Fireplaces come in a vast array of styles and designs, ranging in materials, size, time period, accent elements and use.
Despite all these options, there are a few types of fireplace design that are quite popular. These are the three hottest firework designs for homes, both inside and out:
For the traditionalist
Classical fireplaces are always popular in stately homes. A traditional fireplace is one of the few styles that almost always include a mantle, may even involve wood with some classical detailing.
Trendy applications of this style involve an updated take on traditionally heavy materials like marble, stone and brick.
These types of fireplaces can have a gas line or not, but look best burning natural wood, which makes them more effective at producing warmth. However, these restrictions still leave a lot of room for personal style. Everything from what you put on the mantle to the color of the stone you choose affects how the fireplace looks and fits in your home.
A variation of this style is the antique, vintage or rustic fireplaces. Such options involve the use of distressed or reclaimed materials and earthy tones. The styles feature natural stones and lines instead of carved, fixed geometry. They can be visually powerful.
The cost to renovate a fireplace in this style will consist mainly of the materials because most homes with a fireplace already feature the correct dimensions.
The cheapest baseline option is to apply a stone veneer, which can cost as little as $80 per foot plus labor, paint, and a new hearthstone.
On the other hand, if you basically want to replace the entire fireplace with stone in the back and actual slabs of marble, you're looking at a starting price around $7,000 or more depending on labor and how much you customize it.
For the minimalist, modernist
This is both the most popular fireplace style and also the broadest. Although modern fireplaces often involve slate and other stone materials, metal and glass are just as common. The most popular and exciting designs have a recessed fireplace and a more contemporary shape and size instead of the conventional design with a hearth under the chimney.
The hottest takes on this kind of fireplace involves a column or column-like central element that carries the primary element up to the ceiling to make the space feel roomier. Imagine dark metal around the fireplace, flush with the wall, and glass doors enclosing the actual fireplace. It might have an elevated stone platform in front of the fireplace for decorative elements, or a floating shelf on the wall above the fireplace.
Contemporary replacements almost always have a gas line, and wood is far less common in modern styles than for traditional styles. With a few tweaks they can look just as good outdoors as they do indoors, and are easy to make fun and safe for families with children.
Depending on what you spend on the planning, these fireplaces tend to be less expensive than traditional fireplace installations with big pieces of stone, because they usually just involve a coat of paint and a veneer of metal, or whatever other material you choose.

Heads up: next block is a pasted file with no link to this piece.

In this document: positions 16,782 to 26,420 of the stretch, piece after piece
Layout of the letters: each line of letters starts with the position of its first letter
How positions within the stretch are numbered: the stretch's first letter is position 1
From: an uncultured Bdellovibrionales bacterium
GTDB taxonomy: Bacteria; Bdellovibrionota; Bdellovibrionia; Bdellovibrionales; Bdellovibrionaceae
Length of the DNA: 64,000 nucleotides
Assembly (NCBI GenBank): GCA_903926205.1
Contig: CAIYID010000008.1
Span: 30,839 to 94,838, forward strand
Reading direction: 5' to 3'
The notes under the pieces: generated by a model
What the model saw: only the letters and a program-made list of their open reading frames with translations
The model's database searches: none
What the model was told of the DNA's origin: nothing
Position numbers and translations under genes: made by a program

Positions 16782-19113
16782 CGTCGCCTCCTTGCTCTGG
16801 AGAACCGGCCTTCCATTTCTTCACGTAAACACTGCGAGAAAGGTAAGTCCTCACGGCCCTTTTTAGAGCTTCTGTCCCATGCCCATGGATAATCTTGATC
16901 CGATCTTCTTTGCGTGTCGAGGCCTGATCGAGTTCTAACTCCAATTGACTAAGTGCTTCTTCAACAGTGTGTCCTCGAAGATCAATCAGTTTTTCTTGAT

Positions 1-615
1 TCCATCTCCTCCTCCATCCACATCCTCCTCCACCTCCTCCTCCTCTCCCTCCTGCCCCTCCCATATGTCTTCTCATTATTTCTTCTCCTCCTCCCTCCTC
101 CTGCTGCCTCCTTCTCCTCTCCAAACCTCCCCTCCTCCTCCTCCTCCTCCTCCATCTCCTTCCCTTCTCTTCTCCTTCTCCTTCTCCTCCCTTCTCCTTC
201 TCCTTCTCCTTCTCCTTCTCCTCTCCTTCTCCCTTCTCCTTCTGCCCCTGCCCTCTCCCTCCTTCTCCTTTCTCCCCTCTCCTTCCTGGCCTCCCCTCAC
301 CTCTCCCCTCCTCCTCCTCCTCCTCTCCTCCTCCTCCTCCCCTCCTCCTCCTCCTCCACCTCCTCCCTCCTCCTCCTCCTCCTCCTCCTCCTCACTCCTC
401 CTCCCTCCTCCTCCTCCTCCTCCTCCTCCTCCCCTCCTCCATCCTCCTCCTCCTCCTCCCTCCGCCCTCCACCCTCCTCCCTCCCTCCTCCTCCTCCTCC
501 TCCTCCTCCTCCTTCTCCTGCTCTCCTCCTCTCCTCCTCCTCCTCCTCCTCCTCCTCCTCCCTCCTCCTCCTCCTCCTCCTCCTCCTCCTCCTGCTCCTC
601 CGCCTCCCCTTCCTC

Of course, the more renovation you do, such as taking out or removing parts of a wall to expand the width or run a gas line, the higher the price.
A smokeless fireplace does not place narrow restrictions on the design, but it typically adds a modern aesthetic element even if you install the smokeless component in a traditional brick hearth.
These fireplaces are popular because they don't require a chimney or any other vent, so they are cheap to add to a home without ripping out a vertical section of the wall. They facilitate a number of more unconventional locations and layouts.
The downside of these fireplaces is that because they just burn a low-exhaust fuel, like propane, or operate on electricity, they are not reliable as a primary source of heat. But their beauty is undeniable.
The lack of heat and mess makes them ideal for families with children who just want the visual appeal of a fireplace without all the other headaches. However, it also makes them less useful as an outdoor fireplace because you still need a heat source to enjoy the outdoors in many cases.
They range in price from a few hundred dollars to a few thousand depending on the materials used and the extra features. Account for lower installation costs and you are typically going to save a lot of money on every aspect, from materials to installation to use and maintenance, compared to any conventional fireplace installation.
With fireplaces and home design it's important to remember that although there are a lot of more cutting-edge designs like a hanging fireplace or see-through, two-sided, glass-encased fireplaces, these are risky investments for most homeowners.
Also, the fireplace is one of the most important visual elements of a home, so if you ever plan on selling you want to pick something that is relatively neutral so it won't turn off buyers or push the feel of the room too far in one direction. There is still a lot of room for personal style and design, but this is why it's often best to stick with a variation of one of these hot fireplace designs.